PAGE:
CCWater warns four companies over complaints
The Consumer Council for Water has warned four companies to improve after they saw a sharp rise in complaints from their customers.
More than 2 million calls were made by households to water companies across England and Wales in 2018/19 to resolve problems with the essential services they provide, according to CCWater's annual complaints report.
That was almost 60,000 fewer calls – known as ‘unwanted contacts’ – than last year and outweighed a 5,400 increase in the number of customers that had to put a complaint in writing.
However, more households had to turn to CCWater for help resolving a dispute after reaching a dead end with their company.
CCWater is now demanding an urgent improvement from Thames Water, Northumbrian Water, Essex & Suffolk Water and Hafren Dyfrdwy, whose performance have caused the greatest concern.
All four companies have been asked to provide the watchdog with quarterly reports highlighting what action they have already taken and what else they plan to do to reduce complaints.
Almost half of customers’ grievances related to problems with their bill or charges but there was also a 28 per cent rise in complaints about water supply and pressure, as some companies struggled to manage the challenges posed by a bitterly cold spring and sweltering summer.
Tony Smith, chief executive of the Consumer Council for Water, said: “Far too many customers are having to waste their time and suffer the frustration of disputing unclear or inaccurate bills.
“In the autumn, we’ll be bringing the whole industry together to try and improve the standards of billing, as well as demanding a significant fall in the complaints made to the four poor performers named in our report.”
No other company received more complaints about its water supply than Thames Water, which must now provide CCWater with quarterly reports on its progress after being named among the industry’s worst performers.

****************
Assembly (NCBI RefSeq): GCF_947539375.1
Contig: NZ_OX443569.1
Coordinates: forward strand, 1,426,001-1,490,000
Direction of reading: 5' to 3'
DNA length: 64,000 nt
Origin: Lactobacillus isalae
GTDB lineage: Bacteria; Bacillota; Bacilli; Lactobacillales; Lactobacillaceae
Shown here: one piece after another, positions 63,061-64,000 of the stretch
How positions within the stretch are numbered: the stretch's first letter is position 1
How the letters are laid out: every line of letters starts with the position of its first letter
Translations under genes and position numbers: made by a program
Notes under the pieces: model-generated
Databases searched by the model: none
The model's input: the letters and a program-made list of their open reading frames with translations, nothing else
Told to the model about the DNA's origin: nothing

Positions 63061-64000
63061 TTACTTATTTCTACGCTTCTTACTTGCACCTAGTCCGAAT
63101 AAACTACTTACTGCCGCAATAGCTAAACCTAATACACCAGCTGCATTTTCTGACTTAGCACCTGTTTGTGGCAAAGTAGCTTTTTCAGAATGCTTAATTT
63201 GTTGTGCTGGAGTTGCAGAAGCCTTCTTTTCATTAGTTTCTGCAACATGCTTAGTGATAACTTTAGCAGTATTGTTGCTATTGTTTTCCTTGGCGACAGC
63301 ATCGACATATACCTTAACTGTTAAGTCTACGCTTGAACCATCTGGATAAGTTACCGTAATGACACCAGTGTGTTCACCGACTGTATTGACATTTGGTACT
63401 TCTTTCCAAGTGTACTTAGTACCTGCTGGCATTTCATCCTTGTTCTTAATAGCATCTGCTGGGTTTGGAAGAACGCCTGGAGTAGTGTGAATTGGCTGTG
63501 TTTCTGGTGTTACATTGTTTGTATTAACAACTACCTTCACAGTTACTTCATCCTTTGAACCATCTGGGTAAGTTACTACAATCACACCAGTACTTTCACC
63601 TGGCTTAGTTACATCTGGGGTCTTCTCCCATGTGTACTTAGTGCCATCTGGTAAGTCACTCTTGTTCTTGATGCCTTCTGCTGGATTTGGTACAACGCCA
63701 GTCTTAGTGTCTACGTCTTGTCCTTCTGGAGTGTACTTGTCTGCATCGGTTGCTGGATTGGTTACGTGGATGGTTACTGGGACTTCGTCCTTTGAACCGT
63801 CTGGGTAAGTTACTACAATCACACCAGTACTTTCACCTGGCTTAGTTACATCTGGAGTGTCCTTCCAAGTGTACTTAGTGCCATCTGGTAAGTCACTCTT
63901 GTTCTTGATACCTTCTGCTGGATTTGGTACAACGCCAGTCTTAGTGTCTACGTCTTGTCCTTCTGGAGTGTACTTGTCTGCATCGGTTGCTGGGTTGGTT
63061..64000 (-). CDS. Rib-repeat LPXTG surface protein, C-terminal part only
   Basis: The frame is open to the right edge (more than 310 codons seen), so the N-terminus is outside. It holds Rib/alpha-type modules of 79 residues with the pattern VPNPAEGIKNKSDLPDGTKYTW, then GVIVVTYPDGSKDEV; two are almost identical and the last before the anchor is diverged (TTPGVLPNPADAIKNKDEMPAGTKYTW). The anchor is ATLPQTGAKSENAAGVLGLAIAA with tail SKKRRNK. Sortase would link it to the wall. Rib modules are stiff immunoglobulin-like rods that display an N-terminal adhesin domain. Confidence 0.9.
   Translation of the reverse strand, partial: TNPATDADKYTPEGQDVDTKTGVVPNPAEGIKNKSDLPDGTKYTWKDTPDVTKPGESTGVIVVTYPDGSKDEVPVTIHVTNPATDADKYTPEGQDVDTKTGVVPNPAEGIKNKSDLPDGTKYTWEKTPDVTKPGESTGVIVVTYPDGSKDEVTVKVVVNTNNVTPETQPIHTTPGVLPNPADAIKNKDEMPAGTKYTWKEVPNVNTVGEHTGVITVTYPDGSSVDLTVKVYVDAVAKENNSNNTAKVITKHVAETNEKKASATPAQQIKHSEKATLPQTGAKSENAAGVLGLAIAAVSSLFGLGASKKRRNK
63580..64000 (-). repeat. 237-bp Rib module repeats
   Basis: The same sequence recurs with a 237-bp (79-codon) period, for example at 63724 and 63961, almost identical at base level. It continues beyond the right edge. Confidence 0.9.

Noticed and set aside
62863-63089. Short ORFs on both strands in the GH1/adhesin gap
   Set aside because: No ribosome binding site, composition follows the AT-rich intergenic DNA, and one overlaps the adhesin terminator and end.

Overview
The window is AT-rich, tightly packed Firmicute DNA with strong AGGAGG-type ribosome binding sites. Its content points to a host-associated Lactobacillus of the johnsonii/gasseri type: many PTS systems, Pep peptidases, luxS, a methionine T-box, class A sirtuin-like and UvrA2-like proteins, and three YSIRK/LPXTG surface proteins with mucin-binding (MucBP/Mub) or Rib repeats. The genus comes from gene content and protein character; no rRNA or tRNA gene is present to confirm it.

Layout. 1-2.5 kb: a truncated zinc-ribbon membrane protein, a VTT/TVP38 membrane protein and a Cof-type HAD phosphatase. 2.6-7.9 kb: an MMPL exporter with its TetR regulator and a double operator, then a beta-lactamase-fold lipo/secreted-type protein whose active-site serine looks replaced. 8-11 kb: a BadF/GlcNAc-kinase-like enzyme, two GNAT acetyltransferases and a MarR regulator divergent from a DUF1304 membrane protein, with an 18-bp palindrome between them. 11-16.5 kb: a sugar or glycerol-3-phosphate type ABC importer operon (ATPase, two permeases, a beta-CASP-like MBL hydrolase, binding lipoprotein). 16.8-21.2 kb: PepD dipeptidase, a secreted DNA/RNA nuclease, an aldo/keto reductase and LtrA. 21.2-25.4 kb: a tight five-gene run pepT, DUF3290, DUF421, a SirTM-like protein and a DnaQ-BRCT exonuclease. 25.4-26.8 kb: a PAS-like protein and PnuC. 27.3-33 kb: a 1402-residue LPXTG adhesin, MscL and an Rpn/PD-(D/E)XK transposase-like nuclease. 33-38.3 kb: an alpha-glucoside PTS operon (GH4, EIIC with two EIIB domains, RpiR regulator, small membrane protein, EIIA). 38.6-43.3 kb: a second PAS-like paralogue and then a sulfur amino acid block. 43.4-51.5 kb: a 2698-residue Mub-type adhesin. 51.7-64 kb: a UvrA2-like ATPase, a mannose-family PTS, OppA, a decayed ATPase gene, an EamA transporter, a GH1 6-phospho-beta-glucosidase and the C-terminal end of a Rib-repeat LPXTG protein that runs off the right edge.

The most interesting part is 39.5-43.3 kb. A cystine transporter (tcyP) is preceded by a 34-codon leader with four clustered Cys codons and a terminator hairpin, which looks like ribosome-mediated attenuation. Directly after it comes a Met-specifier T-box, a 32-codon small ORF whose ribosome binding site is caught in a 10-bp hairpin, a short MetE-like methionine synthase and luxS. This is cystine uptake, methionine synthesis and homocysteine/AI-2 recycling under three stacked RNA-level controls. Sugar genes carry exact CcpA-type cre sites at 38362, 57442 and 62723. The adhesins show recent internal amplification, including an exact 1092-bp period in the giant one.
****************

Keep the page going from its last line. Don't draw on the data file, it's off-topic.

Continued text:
It was one of the main reasons England’s largest supplier experienced a 24 per cent rise in written complaints, with 10 per cent more customers having to pick up the phone to resolve an issue with their service.
Thames Water, though, has said it cut complaints by 10 per cent since April and that it is now targeting a 20 per cent drop by the end of the financial year ahead of the upcoming launch of a new Customer Charter, which will set out its commitment to customers.
Kelly Macfarlane, Thames Water customer experience director, said: “The combination of these factors over the course of a year created a perfect storm that had an unacceptable impact on our customers. We feel and regret that deeply, and have already taken action to improve service and get things right first time for our customers when they need us.
“We’re introducing an industry-leading billing and account management system, are putting more than 2,000 employees through specialist training and are investing in a new website which will be easier for customers to navigate and use.
“These improvements will create the right foundations for us to meet our customers’ needs and expectations, whether they are contacting us or self-serving online, and to achieve the targets we have set ourselves of significantly reducing complaints this year and beyond.”
Problems sparked by the rollout of a new billing system were the main cause of a spike in calls and written complaints to Northumbrian Water and Essex & Suffolk Water.
The changes meant customers encountered longer waiting times or saw their calls abandoned, leading to a 64 per cent rise in written complaints to Northumbrian Water while Essex & Suffolk’s more than doubled.
Difficulties caused by a new bill layout and changes to charges were largely to blame for Hafren Dyfrdwy seeing a 154 per rise in written complaints during its transition from Dee Valley Water, following a takeover by Severn Trent.
It was the worst performer for complaints made in writing based on CCWater’s comparative measure and also saw a 42 per cent surge in calls from customers to resolve problems.